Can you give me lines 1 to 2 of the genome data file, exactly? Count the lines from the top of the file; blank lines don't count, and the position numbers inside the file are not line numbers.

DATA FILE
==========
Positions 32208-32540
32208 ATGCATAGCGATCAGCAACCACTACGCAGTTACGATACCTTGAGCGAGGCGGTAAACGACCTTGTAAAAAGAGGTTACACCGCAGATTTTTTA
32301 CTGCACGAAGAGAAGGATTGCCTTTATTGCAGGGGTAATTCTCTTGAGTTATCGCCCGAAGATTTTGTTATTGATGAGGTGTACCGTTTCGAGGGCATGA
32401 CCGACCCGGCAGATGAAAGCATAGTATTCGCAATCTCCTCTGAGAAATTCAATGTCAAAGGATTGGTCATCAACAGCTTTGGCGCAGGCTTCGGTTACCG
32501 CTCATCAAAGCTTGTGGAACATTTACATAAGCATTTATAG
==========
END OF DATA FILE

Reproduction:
Positions 32208-32540
32208 ATGCATAGCGATCAGCAACCACTACGCAGTTACGATACCTTGAGCGAGGCGGTAAACGACCTTGTAAAAAGAGGTTACACCGCAGATTTTTTA